Anderson County Courthouse

Anderson County Courthouse

1st Courthouse

Building Completion Date: 1847
County Seat: Palestine
Present Status: Gone. Burned
Building Materials/Description: One story log cabin. Became county seat after Fort Houston was found to be too far from the center of the county.

2nd Courthouse

Building Completion Date: 1856
County Seat: Palestine
Present Status: Gone
Building Materials/Description: Red brick

3rd Courthouse

Building Completion Date: 1886
County Seat: Palestine
Present Status: Gone. Burned in 1913 by somebody trying to destroy an indictment.
Architect: Wesley Clarke Dodson
Architectural Style: Second Empire
Building Materials/Description: Brick. Cost to build: $40,500

4th Courthouse

Building Completion Date: 1914
County Seat: Palestine
Present Status: Existing. Active.
Architect: C.H. Page and Brother
Architectural Style: Classical Revival
General Contractor: R.G. Bryalson
Building Materials/Description: The building is a basic, cross plan with an octagonal rotunda at the center. The exterior shape is a simple 9-bay by 5-bay rectangle with classical-style porticos on each of the four facades. Classical details include free-standing and engaged columns. Cost to build: $200,000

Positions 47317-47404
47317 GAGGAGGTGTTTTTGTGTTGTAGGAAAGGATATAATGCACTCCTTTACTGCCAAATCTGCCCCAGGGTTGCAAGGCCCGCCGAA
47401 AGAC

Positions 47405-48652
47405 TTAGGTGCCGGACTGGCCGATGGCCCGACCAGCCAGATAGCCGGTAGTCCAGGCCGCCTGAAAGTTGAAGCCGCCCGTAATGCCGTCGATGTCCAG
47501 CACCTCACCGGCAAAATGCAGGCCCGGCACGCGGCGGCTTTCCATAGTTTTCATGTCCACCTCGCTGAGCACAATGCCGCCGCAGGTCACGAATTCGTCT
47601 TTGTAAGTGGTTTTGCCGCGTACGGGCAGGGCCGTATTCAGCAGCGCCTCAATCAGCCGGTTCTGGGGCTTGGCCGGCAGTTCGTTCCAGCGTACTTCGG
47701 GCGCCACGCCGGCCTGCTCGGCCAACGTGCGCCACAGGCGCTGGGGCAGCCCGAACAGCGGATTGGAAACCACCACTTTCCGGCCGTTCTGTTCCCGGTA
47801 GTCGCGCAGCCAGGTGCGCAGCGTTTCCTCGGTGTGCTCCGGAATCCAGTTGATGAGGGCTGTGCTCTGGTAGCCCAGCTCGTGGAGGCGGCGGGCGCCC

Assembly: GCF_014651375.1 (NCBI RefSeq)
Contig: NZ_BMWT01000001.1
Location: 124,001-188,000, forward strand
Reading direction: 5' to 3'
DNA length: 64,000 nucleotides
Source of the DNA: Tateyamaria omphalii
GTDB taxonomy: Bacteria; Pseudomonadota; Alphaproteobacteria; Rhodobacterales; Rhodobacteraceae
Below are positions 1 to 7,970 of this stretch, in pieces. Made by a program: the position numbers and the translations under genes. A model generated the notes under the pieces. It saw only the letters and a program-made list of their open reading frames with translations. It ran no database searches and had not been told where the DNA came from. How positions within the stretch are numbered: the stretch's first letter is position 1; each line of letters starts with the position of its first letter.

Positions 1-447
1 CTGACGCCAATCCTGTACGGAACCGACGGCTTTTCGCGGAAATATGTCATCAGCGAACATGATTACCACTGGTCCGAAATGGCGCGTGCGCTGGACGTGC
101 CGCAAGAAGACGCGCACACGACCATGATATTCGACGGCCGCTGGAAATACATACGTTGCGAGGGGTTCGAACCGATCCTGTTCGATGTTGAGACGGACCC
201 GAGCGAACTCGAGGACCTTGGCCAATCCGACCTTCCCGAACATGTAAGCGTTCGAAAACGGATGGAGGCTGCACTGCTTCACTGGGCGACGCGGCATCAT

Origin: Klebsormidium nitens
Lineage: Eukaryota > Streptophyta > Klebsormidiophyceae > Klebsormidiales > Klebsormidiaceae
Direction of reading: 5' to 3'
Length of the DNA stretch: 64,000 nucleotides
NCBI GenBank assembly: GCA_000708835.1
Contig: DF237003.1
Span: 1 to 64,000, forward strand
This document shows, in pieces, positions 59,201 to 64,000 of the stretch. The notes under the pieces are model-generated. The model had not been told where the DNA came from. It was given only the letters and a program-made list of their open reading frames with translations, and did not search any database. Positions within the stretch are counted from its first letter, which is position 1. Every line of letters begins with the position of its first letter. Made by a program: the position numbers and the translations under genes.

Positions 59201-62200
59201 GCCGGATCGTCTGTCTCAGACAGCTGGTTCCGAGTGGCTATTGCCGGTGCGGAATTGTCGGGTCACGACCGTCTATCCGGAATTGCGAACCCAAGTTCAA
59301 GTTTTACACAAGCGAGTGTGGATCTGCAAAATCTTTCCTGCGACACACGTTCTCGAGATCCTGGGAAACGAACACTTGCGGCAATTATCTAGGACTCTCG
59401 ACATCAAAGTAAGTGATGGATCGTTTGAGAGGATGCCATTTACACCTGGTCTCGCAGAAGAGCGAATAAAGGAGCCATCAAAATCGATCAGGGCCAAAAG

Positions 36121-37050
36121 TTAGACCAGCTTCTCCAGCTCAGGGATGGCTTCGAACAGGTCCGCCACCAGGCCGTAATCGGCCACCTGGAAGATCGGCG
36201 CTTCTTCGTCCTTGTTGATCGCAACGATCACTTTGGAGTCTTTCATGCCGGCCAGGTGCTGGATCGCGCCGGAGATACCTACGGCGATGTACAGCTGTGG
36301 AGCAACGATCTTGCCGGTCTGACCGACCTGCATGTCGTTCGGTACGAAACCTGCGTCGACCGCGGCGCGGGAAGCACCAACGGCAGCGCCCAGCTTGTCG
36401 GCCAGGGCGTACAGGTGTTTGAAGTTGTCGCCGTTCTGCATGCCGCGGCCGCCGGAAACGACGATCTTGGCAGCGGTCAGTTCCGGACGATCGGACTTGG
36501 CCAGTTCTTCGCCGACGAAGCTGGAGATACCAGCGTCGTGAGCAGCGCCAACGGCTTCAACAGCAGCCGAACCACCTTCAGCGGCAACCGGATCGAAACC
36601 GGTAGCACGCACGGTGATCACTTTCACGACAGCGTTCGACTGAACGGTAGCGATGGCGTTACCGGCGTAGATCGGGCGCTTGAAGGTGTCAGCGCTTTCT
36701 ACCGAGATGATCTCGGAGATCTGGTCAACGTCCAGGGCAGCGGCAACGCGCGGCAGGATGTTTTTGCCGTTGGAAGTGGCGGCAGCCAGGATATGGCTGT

National Register Narrative

The Anderson County Courthouse, a Classical Revival Style temple built in 1914, is the visual focal point of the city of Palestine, Anderson County, Texas. The courthouse sits in the center of the courthouse square on a gently sloped hill. In plan, the courthouse is a bi-axial Beaux Arts arrangement with a rotunda. The building is three stories with a raised basement. It is finished in brick, stone and terra cotta. Visual dominance of the building is achieved through the overall height, contrasting colors, large raised porticos with giant Ionic columns and a silver painted dome. The building has had few alterations since its construction, retaining its architectural integrity and growing in symbolic importance.

Palestine is the county seat of Anderson County in east Texas. The courthouse is a polychrome free standing building sited on top of Palestine’s highest hill. The tan and dark red brick of the walls contrasts sharply with the large scale limestone and glazed terra cotta detailing. Situated in the center of the town square, its construction greatly affected the appearance of the square. The pre-1913 the block configuration was octagonal in shape. A square shaped site was developed for the new courthouse, echoing the strong formal building plan and the then-current trend of Beaux Arts design. The courthouse is in the center of the square surrounded by small 1- and 2-story vernacular commercial masonry buildings.